One of the greatest technological breakthroughs of the past 100 years was the perfection and mass production of the automobile. Although the initial design of a steam-powered “motorized carriage” dates back to the 18th century, it was the invention of the internal combustion engine that allowed the automobile industry to dramatically change our way of life.
The internal combustion engine was the first engine that was powered by liquid fuel. The engine was designed to generate power by igniting a mixture of fuel and air to produce multiple explosions in chambers that drove pistons to turn a shaft that would make the wheels of a vehicle move.
It is generally acknowledged that the practical use of internal combustion engines in automobiles didn’t start to take place until the late 1800s when several German inventors, working independently of each other, developed automobiles that could travel for long distances.
Prior to the Great Depression which began in 1929, there were more than 1800 American entrepreneurs who were attempting to mass-produce gas-powered automobiles for consumers. By the time the Great Depression was over, only eight American automobile companies remained: General Motors, Ford, Crosley, Packard, Nash-Kelvinator, Studebaker, Chrysler, and Hudson.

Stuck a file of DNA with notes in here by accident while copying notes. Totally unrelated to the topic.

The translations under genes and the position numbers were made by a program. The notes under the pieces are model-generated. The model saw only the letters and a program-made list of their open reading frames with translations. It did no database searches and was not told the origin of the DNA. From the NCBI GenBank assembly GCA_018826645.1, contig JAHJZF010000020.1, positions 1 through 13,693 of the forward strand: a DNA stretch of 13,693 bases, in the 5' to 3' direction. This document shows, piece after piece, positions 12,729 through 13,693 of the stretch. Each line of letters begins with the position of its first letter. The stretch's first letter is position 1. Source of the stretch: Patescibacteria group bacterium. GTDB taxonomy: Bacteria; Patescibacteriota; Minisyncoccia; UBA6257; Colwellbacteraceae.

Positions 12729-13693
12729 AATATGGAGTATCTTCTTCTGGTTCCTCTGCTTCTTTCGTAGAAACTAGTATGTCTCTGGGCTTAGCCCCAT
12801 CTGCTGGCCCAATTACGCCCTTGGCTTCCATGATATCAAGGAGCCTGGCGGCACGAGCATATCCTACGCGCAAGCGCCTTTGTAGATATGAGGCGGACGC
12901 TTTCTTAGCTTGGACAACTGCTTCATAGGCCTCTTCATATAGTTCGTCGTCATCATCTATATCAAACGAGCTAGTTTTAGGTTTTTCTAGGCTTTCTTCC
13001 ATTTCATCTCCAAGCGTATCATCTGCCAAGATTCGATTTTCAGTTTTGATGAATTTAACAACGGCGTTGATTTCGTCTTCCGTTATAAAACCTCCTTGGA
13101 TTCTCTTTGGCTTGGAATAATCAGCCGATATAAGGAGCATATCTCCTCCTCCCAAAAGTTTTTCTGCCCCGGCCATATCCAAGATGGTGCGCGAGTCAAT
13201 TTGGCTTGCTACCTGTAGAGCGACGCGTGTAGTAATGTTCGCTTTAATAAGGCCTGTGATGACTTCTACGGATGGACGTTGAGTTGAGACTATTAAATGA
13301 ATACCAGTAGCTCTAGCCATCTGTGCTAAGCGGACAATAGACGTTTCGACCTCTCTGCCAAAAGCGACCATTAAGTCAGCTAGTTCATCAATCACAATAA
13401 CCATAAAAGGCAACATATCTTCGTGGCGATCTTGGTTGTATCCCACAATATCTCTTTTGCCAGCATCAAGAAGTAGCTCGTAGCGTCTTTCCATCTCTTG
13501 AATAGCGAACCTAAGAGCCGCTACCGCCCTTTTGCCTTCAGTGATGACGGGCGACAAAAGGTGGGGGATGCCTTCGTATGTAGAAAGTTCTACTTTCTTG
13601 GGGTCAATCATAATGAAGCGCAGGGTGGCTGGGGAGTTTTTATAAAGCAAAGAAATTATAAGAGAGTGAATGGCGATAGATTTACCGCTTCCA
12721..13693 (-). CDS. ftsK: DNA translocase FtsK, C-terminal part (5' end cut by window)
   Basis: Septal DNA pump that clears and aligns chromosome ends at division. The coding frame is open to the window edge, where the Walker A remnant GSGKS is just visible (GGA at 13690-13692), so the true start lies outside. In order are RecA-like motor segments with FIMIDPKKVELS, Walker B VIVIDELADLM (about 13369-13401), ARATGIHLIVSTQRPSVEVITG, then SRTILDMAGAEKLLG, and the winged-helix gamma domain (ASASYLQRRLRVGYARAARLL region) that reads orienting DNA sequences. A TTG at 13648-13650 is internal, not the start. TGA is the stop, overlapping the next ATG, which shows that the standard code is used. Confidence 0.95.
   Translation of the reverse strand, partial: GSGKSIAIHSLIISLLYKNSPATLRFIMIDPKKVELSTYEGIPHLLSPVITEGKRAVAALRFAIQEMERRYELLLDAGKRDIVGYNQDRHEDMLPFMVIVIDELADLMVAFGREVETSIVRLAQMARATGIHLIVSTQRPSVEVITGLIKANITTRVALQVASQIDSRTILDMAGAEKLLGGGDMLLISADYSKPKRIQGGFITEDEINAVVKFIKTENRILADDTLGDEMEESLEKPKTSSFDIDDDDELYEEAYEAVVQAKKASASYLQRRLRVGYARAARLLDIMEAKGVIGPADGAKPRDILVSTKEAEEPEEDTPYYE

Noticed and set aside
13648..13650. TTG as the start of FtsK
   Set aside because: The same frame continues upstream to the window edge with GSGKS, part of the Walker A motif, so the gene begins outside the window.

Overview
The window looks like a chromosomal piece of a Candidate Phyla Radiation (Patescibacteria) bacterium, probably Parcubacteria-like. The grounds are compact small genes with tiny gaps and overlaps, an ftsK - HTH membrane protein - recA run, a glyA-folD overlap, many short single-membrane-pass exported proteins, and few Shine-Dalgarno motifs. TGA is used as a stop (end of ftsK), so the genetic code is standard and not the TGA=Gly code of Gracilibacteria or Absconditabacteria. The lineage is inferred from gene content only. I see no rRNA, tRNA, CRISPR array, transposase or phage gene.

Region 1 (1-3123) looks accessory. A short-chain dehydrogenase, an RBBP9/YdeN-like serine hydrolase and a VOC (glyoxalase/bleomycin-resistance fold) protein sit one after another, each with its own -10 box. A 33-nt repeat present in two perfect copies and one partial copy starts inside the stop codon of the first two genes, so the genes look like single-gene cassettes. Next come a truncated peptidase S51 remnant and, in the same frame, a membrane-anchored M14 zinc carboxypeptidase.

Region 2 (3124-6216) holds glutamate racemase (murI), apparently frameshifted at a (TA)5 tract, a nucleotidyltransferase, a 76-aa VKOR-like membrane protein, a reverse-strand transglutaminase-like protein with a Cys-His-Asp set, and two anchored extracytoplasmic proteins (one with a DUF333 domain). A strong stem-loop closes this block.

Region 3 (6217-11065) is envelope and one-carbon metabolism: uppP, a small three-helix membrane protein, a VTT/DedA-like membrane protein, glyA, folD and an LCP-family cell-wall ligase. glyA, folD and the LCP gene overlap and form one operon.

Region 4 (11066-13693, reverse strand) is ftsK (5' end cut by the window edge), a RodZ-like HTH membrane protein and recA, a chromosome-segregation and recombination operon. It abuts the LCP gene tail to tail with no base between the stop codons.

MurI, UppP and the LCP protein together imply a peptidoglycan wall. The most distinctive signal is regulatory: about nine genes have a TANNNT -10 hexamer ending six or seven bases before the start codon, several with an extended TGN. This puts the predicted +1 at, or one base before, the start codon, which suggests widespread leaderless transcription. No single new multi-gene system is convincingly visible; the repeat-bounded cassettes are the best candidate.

The mass production of vehicles created millions of new jobs for American workers, including jobs for designers, assemblers, road construction workers, mechanics, and truck drivers. It also wiped out the horse-and-carriage industry and large segments of the train and boat industries. There were massive job losses among blacksmiths, wainwrights (makers and repairers of wagons), drovers (cattle and sheep drivers), railroad workers, and canalmen.
I’ve written before about the process of creative destruction. It’s a term that was originally used by an Austrian economist, Joseph Schumpeter (1883–1950). Schumpeter described creative destruction as an essential process that takes place in a free-market economy that wipes out entire industries after new technologies are discovered and put into place.
Schumpeter explained that in a free-market capitalist economy, it is inevitable that as new products, services, and opportunities are created by entrepreneurs, companies and industries that are locked into the old way of doing business quickly vanish, causing the people in those industries to lose their jobs.
Over time, the concept of creative destruction has been used by free-market economists to explain how societies can become more productive, benefit from better products and services, and enjoy a higher standard of living. The dark side of creative destruction is that there are always large groups of individuals who end up being worse off because of the loss of jobs associated with the companies that were involved in the old way of doing business.
Last week, I wrote about how children who are under the age of six absorb and accept as true everything that is going on around them, without having the ability to first filter the information that they are absorbing.
I also wrote about how there is frustration among “conservative Catholics” who are upset with Pope Francis’s beliefs concerning capitalism, illegal immigration, redistribution of income, the death penalty, and climate change (formerly known as “global warming”).